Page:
Changing our mindset to focus on these needs will not be easy. Before we leap, we need to ask some important questions:
- Is our community willing to stand up and say, “yes, we care about all of our children,” and to back that assertion up with necessary support and resources?
- Are our schools and our communities ready to address what happens to students who drop out or who are expelled? Do they care enough to ensure students are engaged and supported–and not forgotten?
- Do students who are bullied or experience trauma have the support they need to recover?
- Do we recognize that parents often need support in developing their capacity to be effective parents and caregivers?
- Do we model the importance of building capacity in parents to support their children?
- Do we have the necessary services to meet the trauma needs of our children?
Dr. Doug Huntley (email@example.com), superintendent of Queensbury Union Free School District in New York–and a long-time friend and colleague–is a leader in understanding and developing student voice, and understands the importance of trauma-informed practices well.
Dr. Huntley’s response to student walkouts in his district last week was a testament to his commitment to understanding student voice and what it means to be a teacher.
The past few days have been interesting regarding the National Student Walkout. Once the students made their decision to walk we worked with them to develop a purpose and plan. We also provided a safe environment.
As it turned out, the event took lots of time. In the end, it was worth it. All went well. We made some good (logical) decisions. Let the kids have a voice. Let them say that they want this violence to stop!
I asked Dr. Huntley about the importance of listening to students and why he chose to focus on the social trauma felt by students:
During the past several years, increasing numbers of children at the elementary level have displayed disruptive and distracting behaviors that our most veteran elementary teachers had rarely experienced. Tried-and-true teaching strategies once used to address and correct inappropriate student behaviors stood little chance with this new behavior pattern. In fact, using standard disciplinary practices only increased levels of frustration and anxiety on the part of both students and adults.
With the help of experts in the field of mental health, we eventually learned that incidents once characterized as student misbehavior often were actually defense mechanisms caused by stress and trauma. Standard forms of behavioral interventions did not and would not work. Therefore, we sought a better understanding of the impact that childhood stressors and traumatic events have on children. Our research into the matter clearly indicated that to successfully support children who experience trauma, past practices and educational programs had to change or at least be modified.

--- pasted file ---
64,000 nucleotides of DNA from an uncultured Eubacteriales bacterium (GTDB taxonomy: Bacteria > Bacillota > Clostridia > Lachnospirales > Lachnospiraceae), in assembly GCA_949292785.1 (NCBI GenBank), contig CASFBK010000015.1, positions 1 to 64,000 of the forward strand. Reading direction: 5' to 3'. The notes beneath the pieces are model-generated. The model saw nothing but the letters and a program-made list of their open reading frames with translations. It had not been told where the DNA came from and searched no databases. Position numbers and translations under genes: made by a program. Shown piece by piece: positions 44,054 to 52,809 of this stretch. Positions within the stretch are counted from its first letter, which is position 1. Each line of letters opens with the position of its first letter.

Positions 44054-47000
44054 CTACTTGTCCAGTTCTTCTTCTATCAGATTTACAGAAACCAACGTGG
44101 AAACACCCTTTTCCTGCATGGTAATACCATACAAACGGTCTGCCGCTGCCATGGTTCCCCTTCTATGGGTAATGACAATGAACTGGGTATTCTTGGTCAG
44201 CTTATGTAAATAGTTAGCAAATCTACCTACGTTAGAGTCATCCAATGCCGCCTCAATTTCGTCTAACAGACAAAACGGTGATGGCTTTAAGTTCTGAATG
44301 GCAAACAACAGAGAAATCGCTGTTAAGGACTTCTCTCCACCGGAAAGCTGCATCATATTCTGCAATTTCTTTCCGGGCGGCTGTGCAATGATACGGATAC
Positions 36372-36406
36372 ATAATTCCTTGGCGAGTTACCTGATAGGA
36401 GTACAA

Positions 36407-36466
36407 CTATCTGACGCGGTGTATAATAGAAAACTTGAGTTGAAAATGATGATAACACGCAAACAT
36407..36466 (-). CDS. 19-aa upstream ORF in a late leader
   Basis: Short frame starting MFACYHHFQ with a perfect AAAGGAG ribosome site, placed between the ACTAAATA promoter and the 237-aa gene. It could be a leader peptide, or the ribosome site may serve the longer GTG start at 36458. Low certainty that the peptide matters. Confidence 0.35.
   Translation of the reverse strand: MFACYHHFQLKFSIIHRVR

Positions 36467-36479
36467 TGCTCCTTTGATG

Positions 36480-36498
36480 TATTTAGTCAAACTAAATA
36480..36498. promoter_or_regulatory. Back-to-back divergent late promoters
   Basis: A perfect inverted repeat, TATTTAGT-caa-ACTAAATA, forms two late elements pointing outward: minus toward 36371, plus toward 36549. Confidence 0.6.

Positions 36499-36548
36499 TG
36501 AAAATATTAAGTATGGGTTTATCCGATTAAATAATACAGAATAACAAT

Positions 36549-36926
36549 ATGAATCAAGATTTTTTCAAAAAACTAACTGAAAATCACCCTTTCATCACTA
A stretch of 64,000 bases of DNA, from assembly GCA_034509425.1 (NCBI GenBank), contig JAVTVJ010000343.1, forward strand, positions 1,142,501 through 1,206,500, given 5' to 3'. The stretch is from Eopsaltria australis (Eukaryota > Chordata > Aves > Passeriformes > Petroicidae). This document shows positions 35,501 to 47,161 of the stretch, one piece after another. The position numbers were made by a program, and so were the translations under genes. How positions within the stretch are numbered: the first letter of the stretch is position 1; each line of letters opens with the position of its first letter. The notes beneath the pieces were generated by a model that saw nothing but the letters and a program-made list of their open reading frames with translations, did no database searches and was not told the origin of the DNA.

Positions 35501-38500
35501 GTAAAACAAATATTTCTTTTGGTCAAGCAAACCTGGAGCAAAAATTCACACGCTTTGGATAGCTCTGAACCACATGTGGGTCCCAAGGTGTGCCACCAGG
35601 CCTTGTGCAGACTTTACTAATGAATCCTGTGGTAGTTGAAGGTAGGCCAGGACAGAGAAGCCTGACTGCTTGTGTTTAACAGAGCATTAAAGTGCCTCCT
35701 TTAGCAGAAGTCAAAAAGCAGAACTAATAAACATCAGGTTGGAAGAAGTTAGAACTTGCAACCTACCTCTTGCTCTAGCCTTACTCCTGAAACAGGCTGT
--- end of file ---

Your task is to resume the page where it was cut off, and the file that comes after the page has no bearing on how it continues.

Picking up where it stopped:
We implemented several interventions to address these extreme student behaviors, including an on-campus mental health clinic, social workers, behaviorists, behavior management training, and other such supports. Perhaps our most important intervention was to provide our teachers, support staff, and administrators with Adverse Childhood Experiences (ACE) training, which helped them to better understand the impact of trauma on children. Our initial assumptions that trauma was defined as various forms of abuse, neglect, and violence were correct. We also learned that children who witness a traumatic event imposed on others are also victims, themselves, even if they did not directly experience the trauma. Additionally, we learned that sarcasm, alienation, and name calling–viewed by some as less dramatic and more subtle–can cause trauma in youth.
Teachers and other adults in the school setting can have a positive impact on children who have experienced traumatic events by understanding the impact of ACES and by assuring safe, predictable, and nurturing relationships.
As the debate over how to keep our schools safe wages, let us all come together to understand the threats, both physical and emotional, that students face.
What steps is your school or district taking to ensure student safety in an era of heightened anxiety? Does your approach include trauma-informed practices? Tell us in the comments.